A federal judge ruled the Bureau of Land Management must consider climate impacts of federal fossil fuel leases in Wyoming. Photo credit: Wikimedia

By Dana Drugmand

A federal judge ruled that the Trump administration’s authorization of oil and gas leasing in Wyoming failed to adequately consider climate change, a decision that invalidated drilling leases for more than 300,000 acres of federal land.

The lawsuit, brought by WildEarth Guardians, Physicians for Social Responsibility, and the Western Environmental Law Center, charged that the Department of Interior and the Bureau of Land Management (BLM) violated federal law that requires federal agencies to account for the environmental impact of their decisions.

“This case concerns the attention the government must give climate change when taking action that may increase its effects,” U.S. District Court Judge Rudolph Contreras wrote in Tuesday’s decision. He said that the BLM failed “to provide the information necessary for the public and agency decision makers to understand the degree to which the leasing decisions at issue would contribute to [climate] impacts,” adding that “BLM did not adequately quantify the climate change impacts of oil and gas leasing.”

The three groups had based their lawsuit on the National Environmental Policy Act, which requires accounting for environmental impacts, and challenged the leasing of more than 460,000 acres of public lands in Colorado, Utah and Wyoming. The judge said this decision addresses only the Wyoming leases.

BLM said in its environmental assessment of the leases that they would not have a “measurable effect” on national or global emissions. Contreras disagreed. “The leasing stage,” he wrote, “is the point of no return with respect to emissions.”

He ruled that BLM must provide documents backing its claim that the leases would not affect emissions. After that documentation is provided, the groups may again challenge the assessment and it will be re-evaluated. Until then, the leases being challenged are invalid.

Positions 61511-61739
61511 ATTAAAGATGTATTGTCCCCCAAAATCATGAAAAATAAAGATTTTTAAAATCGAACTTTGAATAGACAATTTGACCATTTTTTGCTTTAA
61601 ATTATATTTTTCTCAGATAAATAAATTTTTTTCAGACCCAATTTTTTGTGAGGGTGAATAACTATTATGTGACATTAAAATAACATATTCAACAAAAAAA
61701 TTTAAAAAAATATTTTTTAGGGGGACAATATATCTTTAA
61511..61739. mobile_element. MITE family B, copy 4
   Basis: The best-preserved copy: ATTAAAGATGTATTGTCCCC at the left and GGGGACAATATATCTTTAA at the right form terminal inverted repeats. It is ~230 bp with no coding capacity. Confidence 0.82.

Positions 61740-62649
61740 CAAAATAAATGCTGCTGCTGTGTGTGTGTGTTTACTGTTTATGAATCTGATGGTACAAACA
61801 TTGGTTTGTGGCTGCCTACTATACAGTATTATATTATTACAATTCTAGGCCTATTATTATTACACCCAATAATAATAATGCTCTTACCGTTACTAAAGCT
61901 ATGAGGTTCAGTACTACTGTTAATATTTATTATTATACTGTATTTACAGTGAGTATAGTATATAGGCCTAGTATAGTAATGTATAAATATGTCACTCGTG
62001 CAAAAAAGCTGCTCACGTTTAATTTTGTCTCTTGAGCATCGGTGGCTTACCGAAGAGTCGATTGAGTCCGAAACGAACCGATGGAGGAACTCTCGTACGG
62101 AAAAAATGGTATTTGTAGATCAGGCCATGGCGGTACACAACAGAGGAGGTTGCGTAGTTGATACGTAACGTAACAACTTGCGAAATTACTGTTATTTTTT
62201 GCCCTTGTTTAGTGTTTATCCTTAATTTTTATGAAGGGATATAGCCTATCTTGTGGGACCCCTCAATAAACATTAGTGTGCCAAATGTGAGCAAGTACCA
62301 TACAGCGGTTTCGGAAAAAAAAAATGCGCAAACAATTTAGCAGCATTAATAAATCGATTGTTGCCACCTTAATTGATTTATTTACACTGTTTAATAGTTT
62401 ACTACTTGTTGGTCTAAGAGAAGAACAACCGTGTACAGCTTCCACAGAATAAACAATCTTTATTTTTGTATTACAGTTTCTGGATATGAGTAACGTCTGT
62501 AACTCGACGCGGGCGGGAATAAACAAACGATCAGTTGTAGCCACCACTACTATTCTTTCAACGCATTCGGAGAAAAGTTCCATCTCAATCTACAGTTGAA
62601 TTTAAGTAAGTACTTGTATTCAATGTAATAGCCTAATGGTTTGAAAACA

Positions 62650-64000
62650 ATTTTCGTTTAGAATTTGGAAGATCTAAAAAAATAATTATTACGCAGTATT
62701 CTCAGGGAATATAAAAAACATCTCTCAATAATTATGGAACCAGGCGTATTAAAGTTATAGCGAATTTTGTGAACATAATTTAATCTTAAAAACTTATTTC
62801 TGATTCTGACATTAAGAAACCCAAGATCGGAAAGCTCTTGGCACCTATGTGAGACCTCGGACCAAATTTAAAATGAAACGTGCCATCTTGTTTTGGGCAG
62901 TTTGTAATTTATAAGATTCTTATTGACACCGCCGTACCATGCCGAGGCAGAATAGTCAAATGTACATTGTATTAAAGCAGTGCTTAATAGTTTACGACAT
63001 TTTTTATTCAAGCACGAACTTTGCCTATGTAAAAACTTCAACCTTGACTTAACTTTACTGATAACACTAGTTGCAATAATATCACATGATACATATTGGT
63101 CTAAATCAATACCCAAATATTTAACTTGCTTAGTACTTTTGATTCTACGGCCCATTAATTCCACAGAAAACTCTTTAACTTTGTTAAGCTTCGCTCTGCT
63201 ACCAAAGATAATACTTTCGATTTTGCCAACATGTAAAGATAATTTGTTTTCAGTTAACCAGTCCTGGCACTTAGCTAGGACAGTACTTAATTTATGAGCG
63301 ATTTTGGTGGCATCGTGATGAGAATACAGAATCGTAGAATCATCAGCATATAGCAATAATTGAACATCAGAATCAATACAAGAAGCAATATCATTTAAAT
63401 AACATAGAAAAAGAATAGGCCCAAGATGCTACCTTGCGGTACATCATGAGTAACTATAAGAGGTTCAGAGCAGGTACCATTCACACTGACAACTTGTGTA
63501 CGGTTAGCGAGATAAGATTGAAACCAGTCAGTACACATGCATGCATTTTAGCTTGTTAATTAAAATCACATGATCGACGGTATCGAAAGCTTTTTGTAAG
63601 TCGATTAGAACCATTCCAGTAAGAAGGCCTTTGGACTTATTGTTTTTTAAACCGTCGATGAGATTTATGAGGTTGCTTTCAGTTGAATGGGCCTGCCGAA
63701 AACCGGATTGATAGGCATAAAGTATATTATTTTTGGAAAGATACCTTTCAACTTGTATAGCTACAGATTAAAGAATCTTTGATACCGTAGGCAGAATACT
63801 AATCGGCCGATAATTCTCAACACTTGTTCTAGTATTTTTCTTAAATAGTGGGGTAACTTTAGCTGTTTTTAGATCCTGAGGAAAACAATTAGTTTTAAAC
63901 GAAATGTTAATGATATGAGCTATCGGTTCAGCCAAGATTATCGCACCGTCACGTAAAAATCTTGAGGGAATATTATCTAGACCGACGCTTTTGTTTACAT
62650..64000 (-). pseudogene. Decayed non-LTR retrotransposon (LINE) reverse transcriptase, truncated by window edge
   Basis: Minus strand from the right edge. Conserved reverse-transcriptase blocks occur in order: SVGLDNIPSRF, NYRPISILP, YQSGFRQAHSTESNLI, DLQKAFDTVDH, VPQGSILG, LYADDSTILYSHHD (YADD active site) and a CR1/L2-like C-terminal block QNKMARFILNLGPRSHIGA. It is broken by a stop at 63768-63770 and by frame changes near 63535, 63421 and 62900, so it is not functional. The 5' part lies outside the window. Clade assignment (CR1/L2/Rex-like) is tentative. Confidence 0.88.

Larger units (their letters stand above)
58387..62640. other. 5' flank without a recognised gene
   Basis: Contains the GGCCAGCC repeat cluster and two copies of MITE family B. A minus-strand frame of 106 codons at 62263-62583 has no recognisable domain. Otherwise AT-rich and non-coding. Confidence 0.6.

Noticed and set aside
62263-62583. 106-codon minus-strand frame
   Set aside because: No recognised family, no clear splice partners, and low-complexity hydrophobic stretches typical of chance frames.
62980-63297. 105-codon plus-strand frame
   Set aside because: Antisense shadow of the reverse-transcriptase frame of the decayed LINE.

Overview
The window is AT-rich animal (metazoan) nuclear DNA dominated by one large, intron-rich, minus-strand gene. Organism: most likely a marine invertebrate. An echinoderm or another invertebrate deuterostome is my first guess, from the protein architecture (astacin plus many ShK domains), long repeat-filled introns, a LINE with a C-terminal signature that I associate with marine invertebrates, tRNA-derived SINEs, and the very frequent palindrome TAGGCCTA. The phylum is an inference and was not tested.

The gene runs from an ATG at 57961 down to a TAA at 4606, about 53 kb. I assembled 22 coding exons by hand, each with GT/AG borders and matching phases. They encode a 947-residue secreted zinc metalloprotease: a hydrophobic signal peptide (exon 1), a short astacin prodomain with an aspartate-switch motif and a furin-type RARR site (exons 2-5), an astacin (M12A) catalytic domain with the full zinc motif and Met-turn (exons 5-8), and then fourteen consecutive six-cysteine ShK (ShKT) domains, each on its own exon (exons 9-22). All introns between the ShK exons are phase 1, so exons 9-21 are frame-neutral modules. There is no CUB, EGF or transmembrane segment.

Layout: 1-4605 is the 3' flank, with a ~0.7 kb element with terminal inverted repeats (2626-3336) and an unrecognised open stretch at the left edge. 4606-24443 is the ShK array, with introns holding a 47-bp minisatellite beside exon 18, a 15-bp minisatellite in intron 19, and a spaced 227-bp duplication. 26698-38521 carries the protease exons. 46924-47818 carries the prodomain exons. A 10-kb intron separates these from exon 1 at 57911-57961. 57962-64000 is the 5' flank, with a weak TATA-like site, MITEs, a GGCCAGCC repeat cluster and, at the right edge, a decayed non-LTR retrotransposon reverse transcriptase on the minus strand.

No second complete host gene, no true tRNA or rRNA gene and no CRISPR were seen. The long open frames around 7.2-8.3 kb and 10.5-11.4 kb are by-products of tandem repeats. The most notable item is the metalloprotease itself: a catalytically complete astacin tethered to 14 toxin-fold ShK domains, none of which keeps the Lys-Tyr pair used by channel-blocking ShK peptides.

Contreras urged BLM to take the responsibility to assess the leases’ impact on the environment seriously. “Compliance with NEPA cannot be reduced to a bureaucratic formality, and the Court expects 60 [BLM] not to treat remand as an exercise in filling out the proper paperwork,” he wrote.

While Contreras did not permanently vacate the leases, the plaintiffs still considered his ruling a victory.  

“While the ruling applies to Wyoming, it has implications for public lands across the American West and is a major rebuke to the Trump administration’s anti-environment, anti-climate agenda,” WildEarth Guardians said in a press release. Under the Trump administration, millions of acres of federal land have been leased to the oil and gas industry, including nearly 4 million acres last year alone. According to a Department of Interior study released last fall, fossil fuel emissions from public lands accounted for 25 percent of U.S. climate pollution.  

“Every acre of our public land sold to the oil and gas industry is another blow to the climate, making this ruling a powerful reality check on the Trump administration and a potent tool for reining in climate pollution,” said Kyle Tisdel, attorney and Energy and Communities Program director for the Western Environmental Law Center.

“To limit greenhouse gas emissions, we have to start keeping our fossil fuels in the ground and putting an end to selling public lands for fracking,” added Jeremy Nichols, WildEarth Guardians’ Climate and Energy Program director. “This decision is a critical step toward making that happen.”

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